Cang takes point at the church’s front door. There are figures in the square, crouched behind crates wrapped with rough rope and market stalls of flapping tarpaulin. A breeze passes through, turns up the dust, makes the twined flourishes on the church sway. The men who’ve taken wounds roll about in the sand, moaning, gripping their battered limbs, clutching their bruises. He turns to the gang, nods, and pads out into the square.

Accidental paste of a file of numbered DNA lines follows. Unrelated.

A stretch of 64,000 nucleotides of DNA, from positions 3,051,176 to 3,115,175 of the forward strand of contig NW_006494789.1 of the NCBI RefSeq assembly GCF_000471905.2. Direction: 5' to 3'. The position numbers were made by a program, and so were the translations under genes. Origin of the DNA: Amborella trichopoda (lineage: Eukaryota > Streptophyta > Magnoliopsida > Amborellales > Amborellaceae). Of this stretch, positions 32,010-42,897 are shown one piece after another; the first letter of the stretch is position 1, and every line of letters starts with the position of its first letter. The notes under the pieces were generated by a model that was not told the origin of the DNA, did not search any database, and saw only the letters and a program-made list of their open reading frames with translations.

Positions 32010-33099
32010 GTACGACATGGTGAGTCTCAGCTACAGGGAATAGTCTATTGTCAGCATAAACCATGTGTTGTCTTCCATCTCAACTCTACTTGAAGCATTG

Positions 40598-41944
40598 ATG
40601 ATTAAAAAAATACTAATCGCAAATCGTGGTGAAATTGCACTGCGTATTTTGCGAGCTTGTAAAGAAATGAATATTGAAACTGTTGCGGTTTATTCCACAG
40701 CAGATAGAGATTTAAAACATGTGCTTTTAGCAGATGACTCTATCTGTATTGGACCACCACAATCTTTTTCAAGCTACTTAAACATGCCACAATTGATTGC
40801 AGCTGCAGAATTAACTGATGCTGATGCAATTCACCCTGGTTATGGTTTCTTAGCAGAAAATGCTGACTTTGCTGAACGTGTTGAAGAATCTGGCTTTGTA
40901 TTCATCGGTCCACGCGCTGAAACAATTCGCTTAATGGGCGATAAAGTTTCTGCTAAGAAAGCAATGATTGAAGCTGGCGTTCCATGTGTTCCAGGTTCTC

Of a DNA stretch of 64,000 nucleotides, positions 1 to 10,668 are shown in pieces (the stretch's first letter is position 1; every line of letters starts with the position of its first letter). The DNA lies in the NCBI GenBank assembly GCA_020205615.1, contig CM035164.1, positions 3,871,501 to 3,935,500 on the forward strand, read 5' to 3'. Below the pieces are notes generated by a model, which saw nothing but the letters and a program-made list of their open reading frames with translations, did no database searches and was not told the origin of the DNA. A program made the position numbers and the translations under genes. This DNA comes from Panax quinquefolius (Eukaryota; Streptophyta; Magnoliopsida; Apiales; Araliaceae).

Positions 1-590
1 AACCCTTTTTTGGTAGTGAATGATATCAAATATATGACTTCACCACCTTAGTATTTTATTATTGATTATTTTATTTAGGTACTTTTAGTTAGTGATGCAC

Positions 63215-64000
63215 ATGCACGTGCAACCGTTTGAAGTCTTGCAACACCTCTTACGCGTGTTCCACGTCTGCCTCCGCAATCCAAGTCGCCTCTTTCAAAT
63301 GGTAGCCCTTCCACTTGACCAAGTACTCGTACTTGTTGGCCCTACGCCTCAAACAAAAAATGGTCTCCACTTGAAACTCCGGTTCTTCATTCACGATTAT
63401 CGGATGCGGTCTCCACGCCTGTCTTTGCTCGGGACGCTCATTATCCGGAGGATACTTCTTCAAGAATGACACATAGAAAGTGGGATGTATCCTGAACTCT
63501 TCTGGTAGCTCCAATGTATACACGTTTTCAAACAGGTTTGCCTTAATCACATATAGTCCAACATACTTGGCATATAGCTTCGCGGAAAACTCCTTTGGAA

The princess is right behind him. Her feet have wide, grasping toes with a thin, light membrane between them — not ideal for the dusty terrain. She’s careful to avoid the sharpest rocks. Shyan, beside her, idly wishes she had the strength to pick the princess up but the very idea makes her muscles wash with cold incapability.
The gang is halfway through the square, making for the forests beyond the village, when the gruff preacher’s voice rises up behind them, loud and apoplectic. “The story of Orolio does not end here,” he screams.